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Age, Domicile and Status

What effect does a person’s status have?

  • Status refers to a person’s capacity to:
    • bear rights and duties (“legal capacity”);
    • enter into contracts (“capacity to act”);
    • be held liable for crimes (“criminal responsibility”); and
    • sue or be sued (“capacity to litigate”).
  • A person’s capacity is limited by his/her domicile, age, or mental and physical ability.

What effect does a person’s domicile have?

  • The word domicile comes from the latin word domicilium, which means “home”.
  • A person’s domicile plays a role in law to determine:
    • what law governs a marriage and the dissolution of a deceased person’s estate;
    • the validity and consequences of adoption of a child; and
    • whether a court has the power to hear a matter and make a judgment.

What effect does a person’s age have?

  • A person has full, limited or no capacity, as explained in the table below:

Age

Capacity

Infants
0-7 years of age

  • No capacity.
  • A parent or guardian acts in his/her name for an infant.

Minors
7-18 years of age

  • Limited capacity.
  • A minor can enter into contracts with the consent or assistance of his/her parent or guardian.
  • A minor does not need assistance from his/her parent or guardian for HIV testing, getting rights without duties (like receiving a donation), or to access information.

0-10 years of age

  • No criminal responsibility.

10-14 years of age

  • There is a presumption that there is no criminal responsibility unless proven differently.

14 years of age and above

  • Full criminal responsibility.
  • A minor can be a witness to a Will.

10 years of age and above

  • A minor must consent to his/her adoption.

12 years of age and above

  • A minor can receive medical treatment without the consent of his/her parent or guardian provided that the minor understands the advantages, risks and implications of the treatment.

12–15 years of age for girls
14–18 years of age for boys

  • A minor may get married with the consent of his/her parent or guardian and the Minister of Home Affairs.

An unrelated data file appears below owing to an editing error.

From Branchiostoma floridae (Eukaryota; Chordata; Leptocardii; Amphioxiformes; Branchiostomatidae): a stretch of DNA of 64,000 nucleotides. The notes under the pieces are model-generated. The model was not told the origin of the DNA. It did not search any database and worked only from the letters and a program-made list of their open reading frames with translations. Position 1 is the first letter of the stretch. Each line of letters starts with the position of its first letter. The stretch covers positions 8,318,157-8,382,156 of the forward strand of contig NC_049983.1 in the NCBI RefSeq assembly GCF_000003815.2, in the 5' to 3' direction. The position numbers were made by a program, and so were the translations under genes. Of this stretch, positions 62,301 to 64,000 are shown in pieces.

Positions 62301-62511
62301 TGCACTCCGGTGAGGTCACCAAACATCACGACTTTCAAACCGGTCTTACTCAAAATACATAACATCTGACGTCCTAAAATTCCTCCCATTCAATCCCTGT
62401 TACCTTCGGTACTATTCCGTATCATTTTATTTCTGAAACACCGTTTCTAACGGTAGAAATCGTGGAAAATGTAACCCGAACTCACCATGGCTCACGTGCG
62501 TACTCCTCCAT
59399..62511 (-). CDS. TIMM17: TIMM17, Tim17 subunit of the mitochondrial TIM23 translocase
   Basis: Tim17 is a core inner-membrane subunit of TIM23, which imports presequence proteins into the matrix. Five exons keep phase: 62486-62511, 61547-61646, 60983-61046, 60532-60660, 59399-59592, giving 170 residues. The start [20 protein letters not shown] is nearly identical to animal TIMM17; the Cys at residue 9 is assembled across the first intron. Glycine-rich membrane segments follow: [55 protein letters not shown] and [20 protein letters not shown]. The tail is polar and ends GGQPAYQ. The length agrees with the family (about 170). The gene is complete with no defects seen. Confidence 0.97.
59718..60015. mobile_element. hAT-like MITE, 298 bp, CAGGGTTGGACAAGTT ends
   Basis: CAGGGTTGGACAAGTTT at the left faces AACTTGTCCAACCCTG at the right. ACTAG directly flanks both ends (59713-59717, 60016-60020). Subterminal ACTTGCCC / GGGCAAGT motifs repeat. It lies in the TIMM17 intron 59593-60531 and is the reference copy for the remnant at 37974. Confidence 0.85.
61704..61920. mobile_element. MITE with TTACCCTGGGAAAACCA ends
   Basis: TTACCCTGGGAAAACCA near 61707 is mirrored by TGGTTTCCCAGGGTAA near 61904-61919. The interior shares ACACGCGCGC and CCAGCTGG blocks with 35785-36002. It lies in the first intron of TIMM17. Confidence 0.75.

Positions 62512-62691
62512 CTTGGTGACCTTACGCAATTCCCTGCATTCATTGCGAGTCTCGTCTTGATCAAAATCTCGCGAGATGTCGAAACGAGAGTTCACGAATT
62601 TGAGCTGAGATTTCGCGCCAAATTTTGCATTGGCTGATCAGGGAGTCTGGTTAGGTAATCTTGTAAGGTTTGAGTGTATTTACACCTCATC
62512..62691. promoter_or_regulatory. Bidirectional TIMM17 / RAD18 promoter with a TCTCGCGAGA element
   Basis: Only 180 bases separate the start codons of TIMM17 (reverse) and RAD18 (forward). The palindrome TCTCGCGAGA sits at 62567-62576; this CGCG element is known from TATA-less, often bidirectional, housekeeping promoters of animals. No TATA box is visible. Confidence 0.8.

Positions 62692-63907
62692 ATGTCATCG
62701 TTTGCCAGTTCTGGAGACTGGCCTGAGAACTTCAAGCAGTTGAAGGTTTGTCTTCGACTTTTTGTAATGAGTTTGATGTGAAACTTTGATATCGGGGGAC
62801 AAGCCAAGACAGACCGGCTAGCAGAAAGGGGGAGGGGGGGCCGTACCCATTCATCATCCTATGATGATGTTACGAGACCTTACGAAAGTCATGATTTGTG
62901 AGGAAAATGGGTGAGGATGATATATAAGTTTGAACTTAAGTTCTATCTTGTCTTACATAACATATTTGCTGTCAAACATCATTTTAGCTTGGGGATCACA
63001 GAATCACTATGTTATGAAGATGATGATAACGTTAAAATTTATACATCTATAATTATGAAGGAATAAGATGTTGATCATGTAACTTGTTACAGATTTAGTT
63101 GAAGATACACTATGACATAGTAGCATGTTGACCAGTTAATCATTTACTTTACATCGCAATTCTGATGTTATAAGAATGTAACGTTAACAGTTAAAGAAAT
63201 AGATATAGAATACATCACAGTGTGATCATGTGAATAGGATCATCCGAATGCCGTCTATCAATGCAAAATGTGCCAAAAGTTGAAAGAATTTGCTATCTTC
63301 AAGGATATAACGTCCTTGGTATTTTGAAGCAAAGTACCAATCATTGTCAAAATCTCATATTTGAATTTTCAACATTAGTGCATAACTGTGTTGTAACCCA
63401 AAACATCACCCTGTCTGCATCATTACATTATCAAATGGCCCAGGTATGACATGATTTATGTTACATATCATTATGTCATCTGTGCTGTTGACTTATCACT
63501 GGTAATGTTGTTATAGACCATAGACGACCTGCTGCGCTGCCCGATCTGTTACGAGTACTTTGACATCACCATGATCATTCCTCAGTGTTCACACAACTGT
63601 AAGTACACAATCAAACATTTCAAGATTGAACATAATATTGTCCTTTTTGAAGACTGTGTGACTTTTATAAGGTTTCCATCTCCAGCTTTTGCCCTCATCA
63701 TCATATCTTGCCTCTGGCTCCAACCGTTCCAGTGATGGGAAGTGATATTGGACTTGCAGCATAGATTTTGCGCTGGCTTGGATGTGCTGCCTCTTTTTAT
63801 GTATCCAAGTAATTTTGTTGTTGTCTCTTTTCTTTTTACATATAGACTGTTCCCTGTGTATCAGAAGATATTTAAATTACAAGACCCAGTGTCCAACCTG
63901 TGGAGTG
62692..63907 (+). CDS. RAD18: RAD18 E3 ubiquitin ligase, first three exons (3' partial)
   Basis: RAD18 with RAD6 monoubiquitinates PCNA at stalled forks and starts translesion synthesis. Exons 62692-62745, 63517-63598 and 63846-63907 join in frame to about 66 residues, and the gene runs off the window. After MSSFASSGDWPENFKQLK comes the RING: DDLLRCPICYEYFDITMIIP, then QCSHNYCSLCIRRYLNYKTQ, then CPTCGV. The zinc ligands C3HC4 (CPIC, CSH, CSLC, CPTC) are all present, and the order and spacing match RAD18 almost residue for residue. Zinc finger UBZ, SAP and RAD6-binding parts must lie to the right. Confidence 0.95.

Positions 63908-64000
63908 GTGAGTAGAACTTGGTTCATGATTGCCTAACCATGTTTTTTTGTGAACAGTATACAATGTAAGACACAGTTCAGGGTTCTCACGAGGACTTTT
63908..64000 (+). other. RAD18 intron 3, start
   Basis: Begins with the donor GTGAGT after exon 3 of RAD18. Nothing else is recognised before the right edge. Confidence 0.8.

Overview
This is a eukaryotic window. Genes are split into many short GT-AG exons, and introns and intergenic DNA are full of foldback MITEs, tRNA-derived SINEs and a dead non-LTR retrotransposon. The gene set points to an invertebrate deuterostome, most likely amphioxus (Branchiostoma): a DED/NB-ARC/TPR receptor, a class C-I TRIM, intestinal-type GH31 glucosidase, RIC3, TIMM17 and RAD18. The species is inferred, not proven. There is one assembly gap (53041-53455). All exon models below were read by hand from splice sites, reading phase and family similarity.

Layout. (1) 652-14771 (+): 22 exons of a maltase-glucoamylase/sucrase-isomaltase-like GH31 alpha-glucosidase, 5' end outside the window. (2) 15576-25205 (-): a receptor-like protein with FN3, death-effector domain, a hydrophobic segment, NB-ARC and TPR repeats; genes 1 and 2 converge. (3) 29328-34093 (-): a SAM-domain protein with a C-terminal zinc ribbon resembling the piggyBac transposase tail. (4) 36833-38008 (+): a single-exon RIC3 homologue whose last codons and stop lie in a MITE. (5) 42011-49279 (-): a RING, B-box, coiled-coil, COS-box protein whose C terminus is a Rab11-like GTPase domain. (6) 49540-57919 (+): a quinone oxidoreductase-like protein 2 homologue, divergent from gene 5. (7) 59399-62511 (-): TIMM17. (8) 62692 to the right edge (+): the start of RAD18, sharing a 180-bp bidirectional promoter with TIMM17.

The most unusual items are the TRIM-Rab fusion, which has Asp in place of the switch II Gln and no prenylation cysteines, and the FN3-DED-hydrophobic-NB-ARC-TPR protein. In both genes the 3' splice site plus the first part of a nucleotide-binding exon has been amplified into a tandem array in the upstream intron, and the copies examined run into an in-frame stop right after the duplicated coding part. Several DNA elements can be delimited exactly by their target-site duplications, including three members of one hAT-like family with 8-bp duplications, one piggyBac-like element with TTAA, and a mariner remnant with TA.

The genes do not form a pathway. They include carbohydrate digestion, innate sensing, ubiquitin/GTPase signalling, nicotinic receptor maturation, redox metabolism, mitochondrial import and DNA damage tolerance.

• A minor who gets married becomes a major, and maintains this status after divorce.

16 years of age and above

  • A minor can make a Will without the assistance of his/her parent or legal guardian.
  • A minor can open a bank account.

Majority:
18 years of age and above

  • A person has full capacity, unless s/he is mentally ill, physically disabled or is a prodigal and cannot manage his/her own affairs (a curator must be appointed); or is under the influence of alcohol and drugs (for example, the contract is void as it was entered into while s/he could not control his/her actions).

 

Glossary of terms:
CURATOR: a person appointed by a High Court to manage a person’s estate as s/he cannot manage his/her own affairs.
GUARDIAN: both husband and wife are guardians of a child born from the marriage; the mother of a child born out of wedlock is the guardian, unless the father acquires guardianship, for example, by living in a permanent life-partnership with the mother; or the court may appoint a guardian. Guardianship includes safeguarding the child’s property or property interests; representing the child in legal matters; and consenting to marriage, adoption, removal from South Africa, or an application for a passport.
PARENT: the biological father or mother of a child who has full or limited parental rights and responsibilities over his/her child.
PRODIGAL: a person who wastes money in an irresponsible and extravagant manner.
VOID: a term used to describe a contract as being invalid and unenforceable.


How can LegalWise assist you?

Should you require an explanation of your rights on this topic, please contact your nearest Branch.

DISCLAIMER:

The information contained on this website is aimed at providing members of the public with self-help guidance on the law. The information applies to South Africa, unless it is specifically stated that the information applies to another country. Although LegalWise has tried to ensure that the information is accurate and current, it is important to remember that the law constantly changes. And, although LegalWise has tried to provide information of a high quality, we cannot guarantee that the information will be updated and/or be without errors or omissions. As a result, LegalWise, its employees, agents or representatives will under no circumstances accept liability or be held liable for the consequences resulting from, the use of or the inability to use the information, or, any negligence by us relating to the information so used. The information contained on this website has not been provided to meet the individual requirements of a specific person and we insist that legal advice be obtained relating to a person’s unique circumstances.